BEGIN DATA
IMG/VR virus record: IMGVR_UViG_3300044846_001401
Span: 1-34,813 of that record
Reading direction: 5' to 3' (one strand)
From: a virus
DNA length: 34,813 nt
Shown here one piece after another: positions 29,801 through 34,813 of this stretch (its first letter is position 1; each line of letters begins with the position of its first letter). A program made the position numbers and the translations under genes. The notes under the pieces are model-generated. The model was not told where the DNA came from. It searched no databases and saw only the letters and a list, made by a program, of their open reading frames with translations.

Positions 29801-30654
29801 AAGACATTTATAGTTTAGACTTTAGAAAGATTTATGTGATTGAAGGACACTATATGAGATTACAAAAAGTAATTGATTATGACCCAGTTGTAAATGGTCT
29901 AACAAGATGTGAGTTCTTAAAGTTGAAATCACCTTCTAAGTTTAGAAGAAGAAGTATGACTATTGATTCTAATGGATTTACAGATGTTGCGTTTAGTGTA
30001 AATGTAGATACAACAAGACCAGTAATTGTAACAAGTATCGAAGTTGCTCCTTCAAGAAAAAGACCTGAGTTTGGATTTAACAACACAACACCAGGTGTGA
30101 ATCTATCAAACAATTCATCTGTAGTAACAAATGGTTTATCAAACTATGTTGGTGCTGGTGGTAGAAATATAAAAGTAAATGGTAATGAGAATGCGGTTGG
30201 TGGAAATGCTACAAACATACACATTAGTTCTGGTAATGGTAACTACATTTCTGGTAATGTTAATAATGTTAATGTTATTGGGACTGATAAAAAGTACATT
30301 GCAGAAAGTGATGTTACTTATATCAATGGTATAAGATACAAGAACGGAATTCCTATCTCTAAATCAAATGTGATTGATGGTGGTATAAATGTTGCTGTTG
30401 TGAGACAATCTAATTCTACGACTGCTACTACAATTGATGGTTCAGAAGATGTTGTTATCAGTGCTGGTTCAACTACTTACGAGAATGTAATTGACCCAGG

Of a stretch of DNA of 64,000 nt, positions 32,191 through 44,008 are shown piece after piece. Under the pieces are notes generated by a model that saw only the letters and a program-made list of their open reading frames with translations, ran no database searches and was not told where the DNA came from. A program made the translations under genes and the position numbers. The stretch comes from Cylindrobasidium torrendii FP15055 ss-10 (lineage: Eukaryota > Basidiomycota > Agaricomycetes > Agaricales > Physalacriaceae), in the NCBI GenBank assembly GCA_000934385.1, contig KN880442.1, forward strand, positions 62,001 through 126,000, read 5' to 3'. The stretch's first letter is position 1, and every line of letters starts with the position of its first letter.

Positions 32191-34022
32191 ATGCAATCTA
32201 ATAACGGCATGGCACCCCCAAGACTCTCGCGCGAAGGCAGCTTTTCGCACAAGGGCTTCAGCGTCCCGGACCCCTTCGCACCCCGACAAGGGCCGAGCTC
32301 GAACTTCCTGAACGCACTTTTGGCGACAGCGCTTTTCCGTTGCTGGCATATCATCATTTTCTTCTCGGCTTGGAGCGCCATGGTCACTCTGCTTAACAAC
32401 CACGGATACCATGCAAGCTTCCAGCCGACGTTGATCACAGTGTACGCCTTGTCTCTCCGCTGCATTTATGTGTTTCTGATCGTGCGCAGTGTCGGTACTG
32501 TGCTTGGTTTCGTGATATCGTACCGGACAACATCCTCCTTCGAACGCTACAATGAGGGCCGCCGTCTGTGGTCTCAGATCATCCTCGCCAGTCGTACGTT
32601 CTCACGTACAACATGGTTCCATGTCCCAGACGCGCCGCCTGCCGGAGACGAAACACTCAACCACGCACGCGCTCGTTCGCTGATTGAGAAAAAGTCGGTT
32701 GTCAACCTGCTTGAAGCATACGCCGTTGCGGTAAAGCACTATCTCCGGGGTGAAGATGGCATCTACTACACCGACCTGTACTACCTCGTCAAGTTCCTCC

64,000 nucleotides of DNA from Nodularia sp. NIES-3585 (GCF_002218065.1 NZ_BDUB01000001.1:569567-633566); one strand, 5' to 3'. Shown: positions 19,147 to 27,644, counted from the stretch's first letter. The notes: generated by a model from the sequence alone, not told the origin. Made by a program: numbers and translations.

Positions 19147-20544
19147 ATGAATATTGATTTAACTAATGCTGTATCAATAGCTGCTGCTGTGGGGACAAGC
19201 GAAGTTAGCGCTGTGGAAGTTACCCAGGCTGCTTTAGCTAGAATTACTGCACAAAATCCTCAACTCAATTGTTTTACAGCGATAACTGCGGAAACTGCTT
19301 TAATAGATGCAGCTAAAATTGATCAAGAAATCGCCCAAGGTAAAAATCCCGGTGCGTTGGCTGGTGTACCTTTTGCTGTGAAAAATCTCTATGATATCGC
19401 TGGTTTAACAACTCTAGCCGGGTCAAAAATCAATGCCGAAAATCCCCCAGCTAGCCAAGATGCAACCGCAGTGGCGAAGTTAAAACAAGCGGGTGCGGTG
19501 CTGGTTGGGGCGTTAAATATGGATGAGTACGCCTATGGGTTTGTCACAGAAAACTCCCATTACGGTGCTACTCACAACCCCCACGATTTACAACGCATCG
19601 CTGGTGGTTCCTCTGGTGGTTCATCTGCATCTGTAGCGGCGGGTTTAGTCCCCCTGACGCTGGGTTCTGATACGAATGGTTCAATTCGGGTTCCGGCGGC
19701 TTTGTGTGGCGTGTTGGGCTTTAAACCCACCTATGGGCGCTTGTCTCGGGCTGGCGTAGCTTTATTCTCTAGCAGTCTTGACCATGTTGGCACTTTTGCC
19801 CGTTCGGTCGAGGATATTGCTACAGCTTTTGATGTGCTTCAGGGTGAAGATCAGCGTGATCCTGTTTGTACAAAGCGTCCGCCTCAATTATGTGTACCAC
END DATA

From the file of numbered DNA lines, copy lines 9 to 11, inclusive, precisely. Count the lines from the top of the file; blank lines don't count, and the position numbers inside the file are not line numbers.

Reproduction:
29901 AACAAGATGTGAGTTCTTAAAGTTGAAATCACCTTCTAAGTTTAGAAGAAGAAGTATGACTATTGATTCTAATGGATTTACAGATGTTGCGTTTAGTGTA
30001 AATGTAGATACAACAAGACCAGTAATTGTAACAAGTATCGAAGTTGCTCCTTCAAGAAAAAGACCTGAGTTTGGATTTAACAACACAACACCAGGTGTGA
30101 ATCTATCAAACAATTCATCTGTAGTAACAAATGGTTTATCAAACTATGTTGGTGCTGGTGGTAGAAATATAAAAGTAAATGGTAATGAGAATGCGGTTGG